We also talked to a fund-raising consultant about approaching external bodies such as the Heritage Lottery Fund. Following an initial enquiry to HLF we were advised that we would need to demonstrate a successful regional pilot first, before rolling out nationally. Also, we would need to put in some of our own money first, before they would consider matching it. The problem was that the CC and RF had limited funds, whereas it was the Guilds and Associations that held large reserves. We identified over £3m held in BRF's, but any suggestion to increase CCCBR affiliation fees, or for Guilds and Associations to change the amount allocated to their BRF, and allocate a proportion of their subs towards PR, recruitment and training projects, was highly controversial.

    The RF did lever in significant donations from private individuals, and was able to allocate some grants. You can support a lot of very worthwhile PR, recruitment and training projects with the amount spent on just one typical restoration or augmentation project, but the other problem was that the ringing community generally is not yet in right mindset to do this on the scale that is needed, especially now.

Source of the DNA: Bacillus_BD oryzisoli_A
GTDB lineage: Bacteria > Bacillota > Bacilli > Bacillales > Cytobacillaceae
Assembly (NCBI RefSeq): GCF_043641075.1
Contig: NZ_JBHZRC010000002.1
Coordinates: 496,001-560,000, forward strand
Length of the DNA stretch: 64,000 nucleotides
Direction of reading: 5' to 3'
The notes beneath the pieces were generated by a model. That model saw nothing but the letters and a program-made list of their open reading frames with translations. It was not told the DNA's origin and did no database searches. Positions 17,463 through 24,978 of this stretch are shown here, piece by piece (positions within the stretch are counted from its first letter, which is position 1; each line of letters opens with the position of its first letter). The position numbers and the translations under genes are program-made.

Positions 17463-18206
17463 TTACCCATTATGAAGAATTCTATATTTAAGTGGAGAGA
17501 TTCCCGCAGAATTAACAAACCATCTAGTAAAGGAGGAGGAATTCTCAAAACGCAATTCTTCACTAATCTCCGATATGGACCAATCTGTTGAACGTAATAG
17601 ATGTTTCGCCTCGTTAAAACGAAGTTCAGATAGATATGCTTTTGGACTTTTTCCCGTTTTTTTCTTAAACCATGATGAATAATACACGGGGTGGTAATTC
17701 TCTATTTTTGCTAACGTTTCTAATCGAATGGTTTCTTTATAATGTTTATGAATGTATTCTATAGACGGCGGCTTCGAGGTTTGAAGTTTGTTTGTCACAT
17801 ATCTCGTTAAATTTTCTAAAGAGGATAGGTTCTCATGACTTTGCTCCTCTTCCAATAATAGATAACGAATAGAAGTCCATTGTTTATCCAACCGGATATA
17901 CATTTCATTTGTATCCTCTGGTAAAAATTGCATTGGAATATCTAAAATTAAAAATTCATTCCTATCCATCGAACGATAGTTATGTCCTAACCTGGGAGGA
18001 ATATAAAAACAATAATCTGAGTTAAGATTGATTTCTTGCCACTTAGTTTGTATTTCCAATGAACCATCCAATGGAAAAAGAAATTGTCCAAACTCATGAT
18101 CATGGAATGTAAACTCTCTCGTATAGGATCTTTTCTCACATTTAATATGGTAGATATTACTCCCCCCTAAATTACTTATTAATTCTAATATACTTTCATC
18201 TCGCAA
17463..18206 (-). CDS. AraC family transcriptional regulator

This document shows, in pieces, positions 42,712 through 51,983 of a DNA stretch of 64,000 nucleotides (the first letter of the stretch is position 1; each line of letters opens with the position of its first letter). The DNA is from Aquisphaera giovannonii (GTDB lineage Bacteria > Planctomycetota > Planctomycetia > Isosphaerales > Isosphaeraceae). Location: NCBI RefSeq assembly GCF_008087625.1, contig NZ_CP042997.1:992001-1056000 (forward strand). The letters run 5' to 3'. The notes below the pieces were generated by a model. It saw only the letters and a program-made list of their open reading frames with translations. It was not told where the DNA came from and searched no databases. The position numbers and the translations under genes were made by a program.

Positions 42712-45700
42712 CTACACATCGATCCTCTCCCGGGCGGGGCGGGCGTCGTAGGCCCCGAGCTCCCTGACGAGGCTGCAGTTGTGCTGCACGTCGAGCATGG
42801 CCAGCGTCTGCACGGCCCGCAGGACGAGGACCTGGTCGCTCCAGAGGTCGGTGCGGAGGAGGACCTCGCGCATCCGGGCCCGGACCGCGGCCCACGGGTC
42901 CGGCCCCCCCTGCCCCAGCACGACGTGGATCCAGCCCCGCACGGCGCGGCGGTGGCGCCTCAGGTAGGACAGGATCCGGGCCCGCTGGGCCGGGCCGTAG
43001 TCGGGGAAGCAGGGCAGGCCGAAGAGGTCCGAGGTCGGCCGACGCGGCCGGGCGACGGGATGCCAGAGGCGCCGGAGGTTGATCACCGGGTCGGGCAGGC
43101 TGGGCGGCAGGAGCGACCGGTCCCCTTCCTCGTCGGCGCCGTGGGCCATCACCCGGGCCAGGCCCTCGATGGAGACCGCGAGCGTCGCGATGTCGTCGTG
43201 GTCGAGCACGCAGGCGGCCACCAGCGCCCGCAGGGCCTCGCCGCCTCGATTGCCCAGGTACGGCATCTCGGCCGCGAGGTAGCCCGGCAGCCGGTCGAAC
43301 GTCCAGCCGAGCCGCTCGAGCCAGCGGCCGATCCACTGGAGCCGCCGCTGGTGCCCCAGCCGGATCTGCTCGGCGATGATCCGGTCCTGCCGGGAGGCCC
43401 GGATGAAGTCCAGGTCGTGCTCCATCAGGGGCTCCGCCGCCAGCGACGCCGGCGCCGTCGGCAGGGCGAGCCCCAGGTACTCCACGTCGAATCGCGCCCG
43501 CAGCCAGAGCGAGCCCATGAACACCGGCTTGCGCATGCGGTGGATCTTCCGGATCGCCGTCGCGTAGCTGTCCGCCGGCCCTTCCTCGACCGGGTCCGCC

It was very interesting that the Essex Association received two very large bequests totalling £373,000 in 2021, and many good ideas were put forward by its members, but I am not sure what progress there has been since https://eacr.org.uk/about/bequests.html
  • John de Overa
    366
    I am not sure what progress there has been since https://eacr.org.uk/about/bequests.htmlRoger Booth

    There's an interesting document linked to from the very bottom of the page that seems pretty recent, and is an interesting read.